Twitter Etiquette

After some pondering, I’ve decided to write a blog post on Twitter etiquette. But wait! I’m not going to write a pretentious set of rules. Oh no. This is about etiquette. And I want to know why some people choose not to follow people who’re perfectly followable.

Maybe it’s just a bugbear of mine, and although I’m not losing sleep over it, I can’t help but find users who don’t follow back, a little rude.

I know there are good reasons not to follow users on Twitter; those who overly push their products/services or don’t share any common ground with you. And people who are a bit scary, can’t forgot those.

So, if someone decides to follow me, for whatevever reason – I’m flattered, and will happily return the favour (apart from in cases listed above). For me, Twitter is all about the community, and by tweeting I have made the conscious decision to share ideas, interests and personal information with my followers. If someone is willing to read my tweets then I want to read what they have to say too. If you aren’t following back, aren’t you just wanting everyone to listen to you? Isn’t Twitter’s main purpose interaction?

Us @fluidcreativity folk have conflicting viewpoints on the Twitter etiquette debate.

@_Chappers_ isn’t as easily offended if a user decides not to follow him back:

“Following people back simply because they followed me undermines the point. If you build up your following list to a volume so great that you can’t realistically keep track of everyone then it’s pointless.”

@Inoperante2 doesn’t think it’s rude if he chooses not to follow someone back but if he shares an interest with a user, he’s likely to follow them. However when a user chooses not to follow him back, he’s a little bit offended (bless).

“Getting into a conversation with the people I want following me is the best to get them to follow back, in my experience. It’s all about interaction, innit.”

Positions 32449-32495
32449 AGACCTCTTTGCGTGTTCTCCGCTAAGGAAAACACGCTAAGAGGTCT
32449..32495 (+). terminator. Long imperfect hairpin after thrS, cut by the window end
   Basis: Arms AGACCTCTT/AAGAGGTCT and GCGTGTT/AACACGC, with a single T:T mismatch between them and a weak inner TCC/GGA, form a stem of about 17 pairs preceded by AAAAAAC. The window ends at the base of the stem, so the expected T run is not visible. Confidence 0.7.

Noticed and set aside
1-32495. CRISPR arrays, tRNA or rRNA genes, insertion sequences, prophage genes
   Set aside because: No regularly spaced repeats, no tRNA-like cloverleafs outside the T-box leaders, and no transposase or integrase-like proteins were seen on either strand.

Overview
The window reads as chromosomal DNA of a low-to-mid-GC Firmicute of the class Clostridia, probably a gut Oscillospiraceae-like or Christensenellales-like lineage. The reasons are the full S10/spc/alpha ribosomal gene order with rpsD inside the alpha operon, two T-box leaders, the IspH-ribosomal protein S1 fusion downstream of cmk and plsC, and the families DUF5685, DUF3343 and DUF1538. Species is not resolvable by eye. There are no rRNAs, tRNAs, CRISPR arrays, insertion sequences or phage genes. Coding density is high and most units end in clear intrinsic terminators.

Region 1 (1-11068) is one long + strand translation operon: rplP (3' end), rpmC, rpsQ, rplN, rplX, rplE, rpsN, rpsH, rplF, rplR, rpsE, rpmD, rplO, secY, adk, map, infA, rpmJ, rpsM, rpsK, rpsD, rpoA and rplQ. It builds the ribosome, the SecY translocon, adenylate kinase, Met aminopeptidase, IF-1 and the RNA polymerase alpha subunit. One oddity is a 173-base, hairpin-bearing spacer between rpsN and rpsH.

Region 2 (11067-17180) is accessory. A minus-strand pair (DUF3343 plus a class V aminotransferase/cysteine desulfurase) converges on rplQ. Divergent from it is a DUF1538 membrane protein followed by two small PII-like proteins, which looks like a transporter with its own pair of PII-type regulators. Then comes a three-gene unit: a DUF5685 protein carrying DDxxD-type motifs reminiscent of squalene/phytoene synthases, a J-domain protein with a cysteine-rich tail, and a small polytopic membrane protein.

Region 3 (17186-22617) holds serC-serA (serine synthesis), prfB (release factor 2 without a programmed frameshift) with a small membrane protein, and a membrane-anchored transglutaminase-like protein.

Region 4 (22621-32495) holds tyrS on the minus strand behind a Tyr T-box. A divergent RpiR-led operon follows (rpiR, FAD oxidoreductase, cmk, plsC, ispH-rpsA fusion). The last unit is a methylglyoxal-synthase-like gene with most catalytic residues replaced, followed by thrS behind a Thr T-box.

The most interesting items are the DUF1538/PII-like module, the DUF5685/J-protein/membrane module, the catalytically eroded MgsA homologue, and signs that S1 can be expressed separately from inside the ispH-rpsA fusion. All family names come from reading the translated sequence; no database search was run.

@mitmystery and @splurj aren’t really too fussed whether they are followed back by a user or not. They don’t take the whole thing as seriously as I do, and that’s definitely a good thing. @nicolafred has a similar view but does wonder what the reasons are for users who unfollow, or if they have @ replied and then not followed.

What do you think? Do you try to follow everyone back or are you fussy with who you decide to follow?

fluidcreativity
  • Written by on 3rd November 2010 at 12:30
  • “Fluid Creativity is an award-winning, multi-service digital agency based in Manchester.”
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  • Guest

    From what I’ve noticed, many in the Digital/Twitter community tend to mostly follow those they feel they can gain networking/career progressing opportunities from. In short, they don’t want to bother with those that appear to be “small-time”.

    It appears to be a common theme amongst many users, and something I also fell victim to when starting out on Twitter.

    That’s my £0.02.

    • http://www.base30.co.uk Nicola Thomas

      Agreed! I think with the digital crowd on twitter there’s definitely a hierarchy. Which is a shame, because everyone can learn from each other.

    • claironeill

      I know what you’re saying Abid but one of Twitter’s purposes is to network for career progressing opportunities – although it certainly shouldn’t be its sole purpose.

      There does seem to be a bit of a hierarchy Nicola, and a bit of Twitter snobbery but you get that with anything.

  • http://www.rhyswynne.co.uk/ Rhys

    I don’t follow everybody I follow back.

    A few years ago, a cheap way to get more followers & content for blogs was to create a “Connect with [website name] readers!”, which created lists of people on various social networks. Whilst great, it did leave a door open for spammers, so I don’t follow back individuals that follow me.

    It becomes completely unmanageable, so much so that when I see people at conferences etc, I ask people to drop me an @ mention when they follow me just so I know that they’re following me & not spammers.